Wednesday, May 11, 2016

Rhyme of the Ancient Mariner

It's one of the foundational tales of the Romantic movement, an exemplar of horror ('the nightmare life-in-death was she') and grim irony ('water, water everywhere, and not a drop to drink'). Its also one of the few of the Lyrical Ballads to actually be a ballad (there are a few others in ballad stanza, but only one or two -- perhaps "We are Seven" -- that really embody the ballad's mixture of lyricism and repetition). And it's proven very durable, still an engaging read in which the combination of the words 'narrative' and 'poetry' elicits a sense of dread -- not of the horror of the tale but the tedium of the form.

Coleridge originally wrote the poem in mock-antique orthography, with "ancient" spelled old-style as "antient" and "mariner" with a completely unnecessary final e as "marinere." Happily, he abandoned this in the second edition of Lyrical Ballads, and added helpful side-notes, an early instance of a poet annotating his own work. He chose for its setting the extremes of the ocean, evoking both the Sargasso Sea (a mid-ocean area with much floating vegetation where ships were often becalmed) and the Antarctic (the mariner's headlong careening south is a journey revisited by Edgar Allan Poe (both in "MS. Found in a Bottle" and The Narrative of Arthur Gordon Pym). The natural sublime, in the form both of the sea's teeming with unknown life, and the sterile and hostile cold of the realm of ice, is perfectly framed here, and the supernatural elements are perfectly integrated into the natural ones. And of course the mariner shoots the albatross, which is later hung about his neck by the superstitious sailors -- giving us a metaphor that's still in political use today.

1 comment:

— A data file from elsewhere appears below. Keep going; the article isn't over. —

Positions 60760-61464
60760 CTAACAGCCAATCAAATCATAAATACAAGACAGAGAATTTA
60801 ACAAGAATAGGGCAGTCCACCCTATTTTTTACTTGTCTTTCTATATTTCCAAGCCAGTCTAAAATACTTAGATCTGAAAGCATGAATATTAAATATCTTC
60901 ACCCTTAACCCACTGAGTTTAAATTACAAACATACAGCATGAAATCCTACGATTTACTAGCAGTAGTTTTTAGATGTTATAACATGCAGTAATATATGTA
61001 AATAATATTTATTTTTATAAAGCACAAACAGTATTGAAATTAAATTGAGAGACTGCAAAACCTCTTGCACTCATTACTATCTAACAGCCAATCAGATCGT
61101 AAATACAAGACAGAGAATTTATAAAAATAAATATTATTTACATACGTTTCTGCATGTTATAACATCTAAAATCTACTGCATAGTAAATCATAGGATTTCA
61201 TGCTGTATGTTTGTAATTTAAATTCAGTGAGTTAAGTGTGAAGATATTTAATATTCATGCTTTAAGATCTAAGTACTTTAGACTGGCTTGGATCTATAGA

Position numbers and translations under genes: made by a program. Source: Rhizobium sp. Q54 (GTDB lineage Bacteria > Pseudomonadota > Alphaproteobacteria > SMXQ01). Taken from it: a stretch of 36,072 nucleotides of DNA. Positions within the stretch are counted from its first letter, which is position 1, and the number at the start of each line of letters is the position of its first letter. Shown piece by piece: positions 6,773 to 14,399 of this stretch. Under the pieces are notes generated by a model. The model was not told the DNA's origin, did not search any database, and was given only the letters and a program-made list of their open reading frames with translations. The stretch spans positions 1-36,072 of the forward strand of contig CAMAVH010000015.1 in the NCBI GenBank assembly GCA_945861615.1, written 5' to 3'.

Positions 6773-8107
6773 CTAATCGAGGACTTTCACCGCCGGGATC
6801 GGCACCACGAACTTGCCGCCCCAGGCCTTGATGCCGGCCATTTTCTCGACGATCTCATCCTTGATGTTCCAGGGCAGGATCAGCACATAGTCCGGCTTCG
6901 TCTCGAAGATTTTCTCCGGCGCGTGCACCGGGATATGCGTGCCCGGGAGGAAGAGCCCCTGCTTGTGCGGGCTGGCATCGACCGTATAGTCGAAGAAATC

1. Samuel Taylor Coleridge’s “The Rime of the Ancient Mariner” tells the tale of a sailor on a journey who sees many supernatural creatures and spirits on his way. He snaps in and out of reality telling the tale of a his journey to a groom at a wedding and then going back to his journey at sea. It is definitely true that the mariner combines both the natural and supernatural world when telling his tale, along with expressing all of the sea’s creatures and how overwhelming the sea actually is. The poem is broken up into 7 parts, but they all connect and work with one another. In part 1, the mariner is a part of the natural world, speaking of a wedding scene where he is talking to the groom. The poem moves into the supernatural side of things when the mariner begins to hypnotize the man so that he will listen to his story. This sets the tone for the rest of the ballad. He speaks of the harshness and coldness of the sea, and moves right into the Albatross, a bird of the sea that the mariner eventually kills and feels extremely guilty about throughout the entire poem. This bird is a major symbol that leads readers into the supernatural world the narrator has created for this poem. In part 2, the mariner again stresses the desolate and silence of the sea, and how he ultimately feels alone. He speaks of “slimy things with legs” and the bird is further spoken about because it gets hung around his neck, so that he will feel entirely guilty for killing it. As the poem goes in parts 3 and 4, the mariner seems to hallucinate, seeing a sail of another ship, but then moves into the natural world when all of the shipmates around him die. This leaves the mariner alone in his own thoughts, furthering his guilt about the death of the bird and the anxieties that take place being alone at sea, famished and thirsty, seeing things in a supernatural way. Coleridge also brings religion, God, and angels into this poem. When he prays at the end of part 4, the albatross falls off of his neck, almost like he is being absolved from his sins. Despite the mariner’s hallucinations of all his crew members coming back to life, he is alone. He sees spirits who question him as the one who killed the bird, but then they explain that he has received penance. In part 6, the natural parts of the world, aka the wind, awake him again. He sees his dead crew once again, along with angelic spirits. Once again, this part ends with the quote, “He’ll shrieve my soul, he’ll wash away/ the Albatross’s blood” (443) which should further help the mariner see that he is absolved from any sins he committed. Finally, part 7 ends with his ship sinking, but he gets saved by a Pilot, which goes to show the mariner that he truly is absolved from sin, because if he was not, he would not have been saved by anyone. However, every time he tells this tale about his journey, he feels agony. The poem ends with him moving out of the supernatural world of the sea and moving back to reality, where he finishes telling the tale to his guest. The mariner is clearly very sorry for killing the bird but learned a lot about his beliefs, the creatures of the sea, and the toll that the depth and isolation of the sea has had on him.